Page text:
The show has been on a helluva run in this thirteenth season, and a lot of that has to with this aforementioned efficacy. The last three episodes in particular have been incredible, starting with The Gang tackling the #MeToo movement, all within the confines of a hotel conference room, followed by an episode of classic shenanigans that ends as absurdly and as dark as we’ve ever seen on this show, and culminating with last week’s politics-infused bottle episode. The streak continued this week with “The Gang Does a Clip Episode”, another bottle episode, this time featuring clips from the show’s past before things get weird and meta and inspired by Inception. Like last week, outside of said clips and flashbacks, the action largely takes place within the confines of the bar. Hell, all five characters barely move from their seats, and the episode even comes in a little shorter than usual. And yet, remarkably, the show and the episode’s writers (Dannah Phirman and Danielle Schneider, the duo who also wrote the Wade Boggs reboot episode earlier this season) still find ways to cram it full of great jokes, unexpected twists and things we’ve never seen from the show before.

“That’s what you do when you start getting old. You start reliving the glory days because you can’t think of anything new to do.”

Those words are uttered by Dennis at some point in the episode, which features the gang sitting around reliving their memories while they wait for their phones to update to the newest version of the software, so they can go back to ignoring each other. It’s obviously meant as a self-referential dig, as IASIP is archaic as far as modern shows – especially sitcoms – are concerned. But nothing could be further from the truth about this episode, since it finds something new, something unique to do with a sitcom format that’s been around for ages.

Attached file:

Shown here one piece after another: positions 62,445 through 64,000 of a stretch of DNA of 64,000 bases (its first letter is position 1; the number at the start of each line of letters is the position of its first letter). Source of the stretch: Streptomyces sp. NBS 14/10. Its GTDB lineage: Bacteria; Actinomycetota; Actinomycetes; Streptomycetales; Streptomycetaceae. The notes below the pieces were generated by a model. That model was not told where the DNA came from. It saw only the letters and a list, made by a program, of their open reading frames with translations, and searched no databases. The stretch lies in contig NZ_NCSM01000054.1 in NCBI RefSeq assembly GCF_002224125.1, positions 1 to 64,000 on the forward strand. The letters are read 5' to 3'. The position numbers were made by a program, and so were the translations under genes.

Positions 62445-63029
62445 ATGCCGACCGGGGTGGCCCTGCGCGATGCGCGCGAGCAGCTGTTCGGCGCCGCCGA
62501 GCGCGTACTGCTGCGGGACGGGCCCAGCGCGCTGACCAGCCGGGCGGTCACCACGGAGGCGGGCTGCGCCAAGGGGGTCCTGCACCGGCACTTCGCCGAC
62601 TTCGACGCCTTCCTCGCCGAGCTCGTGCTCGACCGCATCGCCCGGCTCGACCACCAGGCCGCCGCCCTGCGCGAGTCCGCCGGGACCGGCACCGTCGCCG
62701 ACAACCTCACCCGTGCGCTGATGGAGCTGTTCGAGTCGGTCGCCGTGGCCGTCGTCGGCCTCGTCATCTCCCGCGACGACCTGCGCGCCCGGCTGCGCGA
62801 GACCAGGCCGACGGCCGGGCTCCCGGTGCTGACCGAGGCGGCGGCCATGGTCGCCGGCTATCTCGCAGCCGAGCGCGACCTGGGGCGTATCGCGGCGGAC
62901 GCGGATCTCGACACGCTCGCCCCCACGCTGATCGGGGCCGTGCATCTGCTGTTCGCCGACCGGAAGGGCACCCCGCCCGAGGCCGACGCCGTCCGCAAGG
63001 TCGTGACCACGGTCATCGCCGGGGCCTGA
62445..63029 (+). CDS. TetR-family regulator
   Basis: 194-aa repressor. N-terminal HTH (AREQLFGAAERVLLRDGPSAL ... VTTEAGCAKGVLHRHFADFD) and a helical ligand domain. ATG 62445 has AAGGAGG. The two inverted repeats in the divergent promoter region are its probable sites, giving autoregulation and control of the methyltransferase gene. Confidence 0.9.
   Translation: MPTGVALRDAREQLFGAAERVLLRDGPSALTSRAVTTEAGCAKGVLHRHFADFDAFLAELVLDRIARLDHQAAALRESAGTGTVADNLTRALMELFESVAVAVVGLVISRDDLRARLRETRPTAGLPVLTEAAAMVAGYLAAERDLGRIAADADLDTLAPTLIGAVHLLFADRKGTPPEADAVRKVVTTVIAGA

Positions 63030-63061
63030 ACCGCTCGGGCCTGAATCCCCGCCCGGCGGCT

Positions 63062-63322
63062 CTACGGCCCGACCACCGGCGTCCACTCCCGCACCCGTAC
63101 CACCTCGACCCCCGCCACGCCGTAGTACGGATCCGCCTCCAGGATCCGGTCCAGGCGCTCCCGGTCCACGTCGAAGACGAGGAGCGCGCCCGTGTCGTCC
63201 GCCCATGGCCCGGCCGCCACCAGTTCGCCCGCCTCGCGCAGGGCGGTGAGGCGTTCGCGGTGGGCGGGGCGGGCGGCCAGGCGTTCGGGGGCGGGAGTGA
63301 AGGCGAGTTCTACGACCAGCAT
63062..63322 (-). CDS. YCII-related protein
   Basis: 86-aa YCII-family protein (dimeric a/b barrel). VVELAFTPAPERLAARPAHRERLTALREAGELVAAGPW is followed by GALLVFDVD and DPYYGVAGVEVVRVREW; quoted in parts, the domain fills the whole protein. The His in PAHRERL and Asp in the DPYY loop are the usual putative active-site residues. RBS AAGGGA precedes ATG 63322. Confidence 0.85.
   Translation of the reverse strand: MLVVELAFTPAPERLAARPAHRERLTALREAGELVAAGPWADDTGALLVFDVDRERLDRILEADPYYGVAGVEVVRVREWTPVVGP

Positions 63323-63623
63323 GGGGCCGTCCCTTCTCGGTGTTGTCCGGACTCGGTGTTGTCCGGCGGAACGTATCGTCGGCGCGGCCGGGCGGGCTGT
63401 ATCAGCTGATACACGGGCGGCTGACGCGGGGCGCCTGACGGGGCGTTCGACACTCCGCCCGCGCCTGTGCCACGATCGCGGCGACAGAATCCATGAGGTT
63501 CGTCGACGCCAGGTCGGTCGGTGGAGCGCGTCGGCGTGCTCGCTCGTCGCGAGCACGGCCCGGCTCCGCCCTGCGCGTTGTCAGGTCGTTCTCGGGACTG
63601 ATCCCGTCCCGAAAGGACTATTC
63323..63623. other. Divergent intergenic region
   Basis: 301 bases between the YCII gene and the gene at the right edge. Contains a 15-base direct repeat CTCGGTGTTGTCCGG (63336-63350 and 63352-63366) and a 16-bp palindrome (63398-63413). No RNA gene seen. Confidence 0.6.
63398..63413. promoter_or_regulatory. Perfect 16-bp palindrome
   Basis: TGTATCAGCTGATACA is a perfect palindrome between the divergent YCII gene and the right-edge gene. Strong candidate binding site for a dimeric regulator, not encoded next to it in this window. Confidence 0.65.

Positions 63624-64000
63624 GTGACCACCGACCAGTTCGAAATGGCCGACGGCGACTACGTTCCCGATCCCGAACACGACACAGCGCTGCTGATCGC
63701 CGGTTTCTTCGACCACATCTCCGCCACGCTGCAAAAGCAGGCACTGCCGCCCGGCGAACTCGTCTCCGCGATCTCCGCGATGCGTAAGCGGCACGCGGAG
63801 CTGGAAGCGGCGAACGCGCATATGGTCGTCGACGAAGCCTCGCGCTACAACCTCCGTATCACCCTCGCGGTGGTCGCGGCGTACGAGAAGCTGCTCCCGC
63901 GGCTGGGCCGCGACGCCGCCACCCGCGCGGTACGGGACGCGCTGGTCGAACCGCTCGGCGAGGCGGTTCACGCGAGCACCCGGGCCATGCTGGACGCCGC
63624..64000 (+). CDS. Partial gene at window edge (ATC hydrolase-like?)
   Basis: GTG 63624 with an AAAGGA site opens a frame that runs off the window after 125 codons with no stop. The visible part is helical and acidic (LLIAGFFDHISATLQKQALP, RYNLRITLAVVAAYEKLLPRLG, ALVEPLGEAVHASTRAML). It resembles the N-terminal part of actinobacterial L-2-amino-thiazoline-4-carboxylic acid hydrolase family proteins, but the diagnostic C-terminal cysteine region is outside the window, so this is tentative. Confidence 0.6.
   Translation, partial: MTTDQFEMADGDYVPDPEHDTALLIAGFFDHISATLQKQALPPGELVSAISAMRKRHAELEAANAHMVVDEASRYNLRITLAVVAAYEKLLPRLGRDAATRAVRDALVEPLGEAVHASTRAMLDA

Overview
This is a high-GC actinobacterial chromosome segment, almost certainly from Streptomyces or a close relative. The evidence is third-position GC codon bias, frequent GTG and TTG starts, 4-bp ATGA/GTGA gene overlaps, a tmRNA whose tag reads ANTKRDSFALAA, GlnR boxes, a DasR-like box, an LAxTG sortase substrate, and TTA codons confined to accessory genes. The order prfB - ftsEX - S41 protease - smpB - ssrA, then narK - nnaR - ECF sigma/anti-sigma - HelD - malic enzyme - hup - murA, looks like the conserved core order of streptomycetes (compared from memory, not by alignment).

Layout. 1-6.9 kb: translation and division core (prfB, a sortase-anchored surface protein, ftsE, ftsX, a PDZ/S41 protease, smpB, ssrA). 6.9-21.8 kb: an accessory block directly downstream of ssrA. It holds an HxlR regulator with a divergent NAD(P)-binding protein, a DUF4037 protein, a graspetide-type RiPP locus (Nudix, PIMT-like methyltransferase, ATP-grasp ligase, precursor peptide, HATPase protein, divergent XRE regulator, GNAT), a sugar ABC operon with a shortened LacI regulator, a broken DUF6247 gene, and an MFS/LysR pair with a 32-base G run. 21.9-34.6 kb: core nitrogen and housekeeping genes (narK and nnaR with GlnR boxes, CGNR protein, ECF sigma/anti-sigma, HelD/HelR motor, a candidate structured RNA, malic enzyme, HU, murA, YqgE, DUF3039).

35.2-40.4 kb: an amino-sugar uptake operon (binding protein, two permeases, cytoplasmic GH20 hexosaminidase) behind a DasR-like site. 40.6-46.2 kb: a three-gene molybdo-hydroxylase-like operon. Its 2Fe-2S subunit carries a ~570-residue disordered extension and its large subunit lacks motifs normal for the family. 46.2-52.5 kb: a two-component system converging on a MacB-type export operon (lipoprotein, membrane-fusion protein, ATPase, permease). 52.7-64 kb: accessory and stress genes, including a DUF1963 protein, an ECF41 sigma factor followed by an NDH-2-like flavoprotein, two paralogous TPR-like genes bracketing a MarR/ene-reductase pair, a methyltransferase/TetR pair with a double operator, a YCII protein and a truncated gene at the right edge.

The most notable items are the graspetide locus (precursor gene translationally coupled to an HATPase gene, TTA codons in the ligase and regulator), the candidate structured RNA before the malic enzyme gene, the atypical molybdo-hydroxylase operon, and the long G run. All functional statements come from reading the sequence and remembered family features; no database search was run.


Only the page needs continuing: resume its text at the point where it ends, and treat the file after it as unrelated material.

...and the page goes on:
The meta clip show has been done in and of itself. Community did it a couple of times and shows like How I Met Your Mother and New Girl even baked it into their formulas, but I don’t think I can remember a show that took actual clips from its past and changed them in order to do an Inception-style “what reality is this” bit. The way they peppered in fake clips with the real ones was great. The way reality started to change around them was hilarious; people are already talking about Frank with hair and creepily long legs, but Charlie peaking into his own memories is possibly the funniest thing I’ve seen on TV in a while. Not to mention the word-for-word Seinfeld “The Contest” recreation, complete with two Jerrys. And the best part is that it ends implying that the show going forward is ostensibly taking place within Charlie’s mind (although you could have said that about the show for the past few years, to be honest).

This feels like the kind of episode people will either love or hate. It’s both a little too meta and a little too confined, but I thought the show found brilliant ways to elevate the shortcomings of the bottle/clip episode in perfectly IASIP ways, with perfectly IASIP gags and jokes.

I truly have trouble wrapping my head around how It’s Always Sunny manages to stay this good and this consistent after so many years, no less how it’s managed to put out four bangers in a row. “The Gang Does A Clip Show” gets 9.5 software updates out of 10.

The Best Lines from S13E07 of It’s Always Sunny in Philadelphia:

  • Goddamnit Count: I didn’t hear any this week! That said there were a bunch of uncensored “fucks” (and a censored R-word, curiously enough).
  • I won’t throw in any lines from the clips but my favourite is probably a tie between Wildcard/the Implication.
  • Frank: “Do you remember when I sowed myself into the couch naked?”
  • Charlie: “The way you tell that is like I was there, and I was not there.”
  • Frank on Dee’s accents: “You’re remembering the time you burned a Mexican’s house down.”
  • Dennis on Dee’s accents: “We decided that isn’t funny anymore, as a society.”
  • Dee: “Yeah, what was that, I am not an ostrich.”
  • Mac/Frank: “Wait, you went to North Dakota?” “I don’t remember Dennis leaving.”
  • Charlie: “Now I’m getting confused because I was remembering the time I spoke Chinese. They gave me a magic pill and now I speak it fluently.”